Wall Street: U.S. housing market to see the second-biggest home price decline since the Great Depression
Although home price declines are rare, they can happen on a regular basis. The last time it happened was during the 1980s, and it occurred again following the housing crash in 2008.
Wall Street's recent outlooks cause concern due to the lack of historical data. Not only are they predicting that the housing market is entering a slump, but they also expect it to be the second-sharpest decline since the Great Depression.
Let's take a look at where financial giants expect U.S. home prices to head next.
Morgan Stanley: U.S. home prices to fall 7%
After several years of being a part of the housing bull, Morgan Stanley joined the bear crowd last week. It now projects that the US home prices will fall by 7% by the end of 2023. This is significantly smaller than the 27% decline that the country experienced during the peak of the market in 2006. However, it's also twice as large as the 3.1% drop during the early 1990s. If the forecast comes to pass, it would mark the second-largest drop since the Great Depression.
Rising mortgage rates and home price growth have put affordability at an unprecedented level.
If the rate at which home prices are expected to drop 7% were to occur, it would put affordability at an unprecedented level. According to Morgan Stanley, the impact of this decline would only bring the market back to where it was in January 2022. Despite the negative impact of this decrease, home prices would still be 32% above their March 2020 levels.
Although Morgan Stanley maintained its base case forecast of a 7% decline, it also released two different bear and bull cases. In the case of the bull case, home prices would rise 5% in 2023 if mortgage rates begin to fall. On the other hand, if the country experiences a recession, home prices would likely drop 10%.
Rising unemployment and the increasing cost of rent are expected to further challenge the affordability of homeownership in the US. According to Morgan Stanley, this could cause existing home sales to outstrip the GFC's decline.
Goldman Sachs: U.S. home prices to fall 5% to 10%
As the housing market started to weaken this summer, Goldman Sachs maintained its positive outlook for 2023. However, last week the firm caved in.
In a new report, Goldman Sachs said that it now expects the US home prices to fall 5% to 10% in the next couple of years. This is a significant downward revision from its previous prediction, which was that they expected prices to rise by 1.8% in 2023.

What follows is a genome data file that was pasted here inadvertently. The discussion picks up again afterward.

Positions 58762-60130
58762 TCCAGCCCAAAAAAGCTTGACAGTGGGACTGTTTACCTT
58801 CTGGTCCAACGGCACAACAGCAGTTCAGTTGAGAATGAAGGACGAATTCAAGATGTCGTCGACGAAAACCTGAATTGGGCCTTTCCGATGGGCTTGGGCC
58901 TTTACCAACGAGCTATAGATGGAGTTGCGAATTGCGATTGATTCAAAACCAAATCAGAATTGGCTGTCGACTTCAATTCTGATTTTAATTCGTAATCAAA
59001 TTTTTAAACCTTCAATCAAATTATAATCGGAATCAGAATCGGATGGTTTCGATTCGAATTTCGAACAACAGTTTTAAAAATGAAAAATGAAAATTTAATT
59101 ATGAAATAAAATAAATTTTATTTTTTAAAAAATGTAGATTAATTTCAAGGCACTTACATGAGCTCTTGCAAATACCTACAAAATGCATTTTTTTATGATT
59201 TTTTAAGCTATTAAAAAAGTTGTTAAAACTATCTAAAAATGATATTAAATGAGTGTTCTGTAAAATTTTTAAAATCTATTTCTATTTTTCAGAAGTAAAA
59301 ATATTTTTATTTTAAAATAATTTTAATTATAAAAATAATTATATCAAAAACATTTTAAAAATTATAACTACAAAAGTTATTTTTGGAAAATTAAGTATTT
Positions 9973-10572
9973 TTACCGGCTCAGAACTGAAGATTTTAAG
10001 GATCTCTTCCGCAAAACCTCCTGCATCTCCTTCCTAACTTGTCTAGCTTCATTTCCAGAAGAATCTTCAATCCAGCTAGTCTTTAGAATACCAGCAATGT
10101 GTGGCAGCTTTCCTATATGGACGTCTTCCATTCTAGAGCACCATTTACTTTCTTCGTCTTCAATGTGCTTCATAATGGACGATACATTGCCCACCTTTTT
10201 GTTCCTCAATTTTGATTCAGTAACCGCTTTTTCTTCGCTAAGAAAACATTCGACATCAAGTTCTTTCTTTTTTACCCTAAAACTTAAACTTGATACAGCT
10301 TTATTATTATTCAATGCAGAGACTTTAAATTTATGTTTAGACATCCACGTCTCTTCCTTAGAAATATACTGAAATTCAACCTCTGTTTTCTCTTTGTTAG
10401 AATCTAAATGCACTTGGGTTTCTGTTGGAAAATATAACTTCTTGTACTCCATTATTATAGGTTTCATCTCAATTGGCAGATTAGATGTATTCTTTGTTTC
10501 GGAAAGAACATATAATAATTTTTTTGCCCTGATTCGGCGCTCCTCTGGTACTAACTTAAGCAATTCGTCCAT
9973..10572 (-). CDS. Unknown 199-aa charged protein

According to Goldman Sachs, the firm's outlook on the housing market is now more negative due to the deteriorating outlook score and the strong mean reversion in data.
Simply put: Goldman Sachs acknowledges its 2023 outlook might still be on the conservative side.
Moody's Analytics: U.S. home prices to fall 5% to 10%
Mark Zandi, the chief economist of Moody's, says that the US isn't headed for a housing crash like the one that happened in 2008. He noted that the improving mortgage underwriting and the low vacancy rate are some of the factors that have helped prevent a repeat of the problems that caused the market to crash. However, he says that the fundamentals of the housing market are still too weak.
According to Mark Zandi of Moody's Analytics, home prices in the U.S. could fall by 10% to 15% even if a recession doesn't occur. If the country slips into a recession, home prices could drop by 10% to 15%.
When a group like Goldman Sachs or Moody's Analytics says that the US home prices or the housing market is in a positive trend, they're talking about an aggregate view of the country. However, these results will vary across different regions.
For every quarter, the ratings firm evaluates the local fundamentals of the housing market to determine if it can support its home values. If the market is significantly overvalued, it will be considered a "significant overvaluation." During the second quarter of the year, about 210 out of the country's 413 largest housing markets were considered to be significantly overvalued.
In a report released earlier this month, the credit rating agency noted that the country's overvalued housing markets could see home prices decline by 10% to 15%. If a recession hits, it projects that the home price declines could reach 20% to 25%.
Fitch Ratings: U.S. home prices could fall 10% to 15%
After a couple of weeks, credit rating agency, Fitch, gave its outlook on the housing market. It noted that the Big Three agencies are firmly on the negative side.
According to the agency, the likelihood of a severe housing decline in the US has increased. However, its outlook suggests that the market will likely experience a more moderate decline in activity in 2023 and 2024.
Although it affirmed the ratings of its US homebuilder portfolio, the agency noted that it could see pressure on its ratings due to a more pronounced downturn in the housing market. For instance, it said that the country's housing activity could fall by around 30% over the next couple of years.
If home prices fall 10% to 15%, Fortune might just rebrand the housing boom as the Pandemic Housing Bubble.